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Sunday, November 12, 2017

Urban Backpacking in Taipei

View of Taipei from our hammocks

I don't know if there even is such a thing as "urban backpacking" but that's what I'm going to call our latest getaway. A day off means a day to rest, relax and enjoy the country we live in. A few weeks ago  we were hiking when we stumbled across this spot overlooking the city. We commented how perfect it would be to hang some hammocks and spend the night. Now that I'm working full time, a day off means a day to get all those little nagging things done so we didn't want to take a full weekend to get away. We packed the bare necessities and walked out of our apartment, across some busy streets where we connected to a road that wound up the mountain. We passed a temple then came to a trail that took us to an awesome look-out. 30 minutes after leaving  our apartment we were hanging the hammocks between some trees. We spent the evening staring at the city. No computers, no cell phones, just simple quiet. 

Sunday, October 8, 2017

Mid Autumn Festival

Mid Autumn Festival, also known as Moon Festival, is celebrated on the 15th day of the 8th month of the lunar calendar. The full moon fell on October 4 this year. The festival began long ago as a celebration of harvest and rejuvenation at the time of the full moon. 

A popular fairy tale helps explain the story of the Moon Festival: 

"A hero names Hou Yi saved his people by shooting down the other nine suns that burned his people to death. He was then bestowed with the elixir of immortality by the Queen Mother of the West. 
He did not want to consume the elixir and leave his beautiful but very mortal wife, Chang Er, so he gave the elixir to his wife for safekeeping. Unfortunately, Hou Yi's disloyal apprentice forced Chang Er to swallow the elixir. She then became a supernatural being. She flew to the moon, and from there watched her husband. 
Knowing that his wife had now been separated from him, Hou Yi was crazed with grief. Looking up at the moon one night, he saw a figure like his wife. He hurriedly took cakes and succade (preserves in sugar, whether fruits, vegetables, or confections) as offerings to his wife. 
Upon hearing this, people developed the custom of watching the moon and eating moon cakes annually on this day."

Today the Moon Festival is celebrated with eating moon cakes, family gatherings, moon gazing and lanterns. Lanterns were not part of the original celebration, but have come to be a festive activity that I had a chance to experience this year.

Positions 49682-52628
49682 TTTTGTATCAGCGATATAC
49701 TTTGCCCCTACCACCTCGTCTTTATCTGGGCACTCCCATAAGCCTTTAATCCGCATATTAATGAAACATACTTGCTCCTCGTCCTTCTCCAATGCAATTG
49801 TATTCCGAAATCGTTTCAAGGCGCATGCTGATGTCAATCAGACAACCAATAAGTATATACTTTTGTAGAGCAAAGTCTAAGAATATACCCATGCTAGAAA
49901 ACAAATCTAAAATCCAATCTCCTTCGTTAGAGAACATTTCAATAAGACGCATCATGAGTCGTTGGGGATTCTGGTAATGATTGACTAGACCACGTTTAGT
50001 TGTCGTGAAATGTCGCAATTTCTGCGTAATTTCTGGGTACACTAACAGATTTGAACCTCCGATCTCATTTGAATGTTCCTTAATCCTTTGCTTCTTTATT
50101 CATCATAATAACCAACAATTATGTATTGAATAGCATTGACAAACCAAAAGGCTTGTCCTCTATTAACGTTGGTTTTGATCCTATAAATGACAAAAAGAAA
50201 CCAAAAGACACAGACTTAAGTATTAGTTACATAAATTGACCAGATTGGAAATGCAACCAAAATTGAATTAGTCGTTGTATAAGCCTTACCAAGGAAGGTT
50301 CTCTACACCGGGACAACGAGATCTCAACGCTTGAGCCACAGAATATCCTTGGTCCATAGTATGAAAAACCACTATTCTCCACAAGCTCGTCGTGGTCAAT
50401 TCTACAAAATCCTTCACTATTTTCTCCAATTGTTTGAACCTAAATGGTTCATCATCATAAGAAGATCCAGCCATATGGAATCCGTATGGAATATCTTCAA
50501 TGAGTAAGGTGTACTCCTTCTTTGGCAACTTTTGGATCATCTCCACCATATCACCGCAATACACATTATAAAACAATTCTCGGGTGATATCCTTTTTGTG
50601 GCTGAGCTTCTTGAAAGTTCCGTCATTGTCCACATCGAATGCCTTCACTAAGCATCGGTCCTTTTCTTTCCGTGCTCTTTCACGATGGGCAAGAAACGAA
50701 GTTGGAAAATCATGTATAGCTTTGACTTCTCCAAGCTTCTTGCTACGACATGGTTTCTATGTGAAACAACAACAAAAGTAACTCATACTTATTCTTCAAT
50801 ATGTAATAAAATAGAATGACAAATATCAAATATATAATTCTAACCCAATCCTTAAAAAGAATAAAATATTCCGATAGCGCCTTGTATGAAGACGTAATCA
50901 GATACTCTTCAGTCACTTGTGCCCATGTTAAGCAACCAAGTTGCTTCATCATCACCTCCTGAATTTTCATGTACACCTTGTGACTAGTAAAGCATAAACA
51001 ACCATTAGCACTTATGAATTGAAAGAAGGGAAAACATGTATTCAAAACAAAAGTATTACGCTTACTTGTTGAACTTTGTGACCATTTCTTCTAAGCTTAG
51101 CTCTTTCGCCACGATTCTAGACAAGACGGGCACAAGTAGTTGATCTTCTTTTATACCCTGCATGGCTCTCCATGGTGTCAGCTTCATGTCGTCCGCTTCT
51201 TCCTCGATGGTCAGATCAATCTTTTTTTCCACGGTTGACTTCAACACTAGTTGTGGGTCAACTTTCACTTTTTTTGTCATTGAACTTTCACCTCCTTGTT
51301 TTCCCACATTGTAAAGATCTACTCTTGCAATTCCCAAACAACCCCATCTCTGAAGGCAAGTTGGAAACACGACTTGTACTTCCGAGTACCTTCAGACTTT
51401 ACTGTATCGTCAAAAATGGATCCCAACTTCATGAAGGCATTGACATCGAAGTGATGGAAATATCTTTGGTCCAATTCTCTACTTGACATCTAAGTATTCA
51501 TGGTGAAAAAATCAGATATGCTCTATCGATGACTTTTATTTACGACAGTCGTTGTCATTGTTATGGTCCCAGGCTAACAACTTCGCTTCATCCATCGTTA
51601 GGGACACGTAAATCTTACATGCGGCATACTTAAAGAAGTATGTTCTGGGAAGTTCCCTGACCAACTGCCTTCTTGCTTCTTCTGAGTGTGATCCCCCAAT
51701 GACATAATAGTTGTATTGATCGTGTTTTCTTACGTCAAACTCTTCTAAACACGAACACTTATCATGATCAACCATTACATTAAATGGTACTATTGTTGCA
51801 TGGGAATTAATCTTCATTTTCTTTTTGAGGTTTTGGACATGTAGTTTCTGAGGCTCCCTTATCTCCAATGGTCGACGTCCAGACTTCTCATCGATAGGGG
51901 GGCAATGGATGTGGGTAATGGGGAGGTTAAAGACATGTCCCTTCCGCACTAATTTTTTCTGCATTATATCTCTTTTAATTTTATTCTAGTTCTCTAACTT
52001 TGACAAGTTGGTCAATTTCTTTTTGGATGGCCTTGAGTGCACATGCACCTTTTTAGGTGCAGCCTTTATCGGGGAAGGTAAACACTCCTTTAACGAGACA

I'll be honest, our group was run with such Taiwanese efficiency that much of the fun was sucked out of it. Our group of 80 arrived on two buses to Pingxi, an old mining town near Taipei that is known for its lantern festivals. We were ushered from the buses to a school classroom where we waited for about 30 minutes. We could see and hear the festival beginning in the courtyard below, but they kept us in the room, afraid that we might loose the group. From the room we were taken to a gymnasium where they divided us into lines and gave instructions on how to "do" the lantern process. While waiting in the gym, we saw the first batch of 100 lanterns be released. There was a collective "ohhh" as we watched them float past the windows. Right after the lanterns disappeared, we were taken single file out to a large courtyard where 100 squares were taped onto the cement. 3-4 people stood in each square with a helper to give us our lantern and instruct us. 

Once in our square, we were given our lantern and a marker to write wishes for the year to come on it. We then held the four corners of the lantern while the helper lit the flame in the base. We lowered the lantern to the ground and stepped on the rim to keep it from floating away while the air began to heat and pull the lantern upwards. A group next to us somehow tipped their lantern and it burst into flames. Soon the group was given the signal to release our lanterns. It was beautiful to see the lights in the night sky. They grew smaller and smaller until they mingled with the stars in the distance. Just as they were disappearing from sight, we were ushered back to our bus. We didn't get to see the next group go before we were safely driving away. All in all, I'm glad I went and enjoyed the evening with my friends. It was fun being part of the festival and sending up a lantern, but I really would have enjoyed the opportunity to watch a few other groups release theirs. 

Friday, October 6, 2017

The Second Graduation of the Year

I'm feeling nostalgic, four months after graduation. Summer has passed, visitors have come and gone, she's been taken to college and is off to a good start. So I sit here in a quiet house, looking at these pictures, graduation seems so long past but really it was only a few short months ago.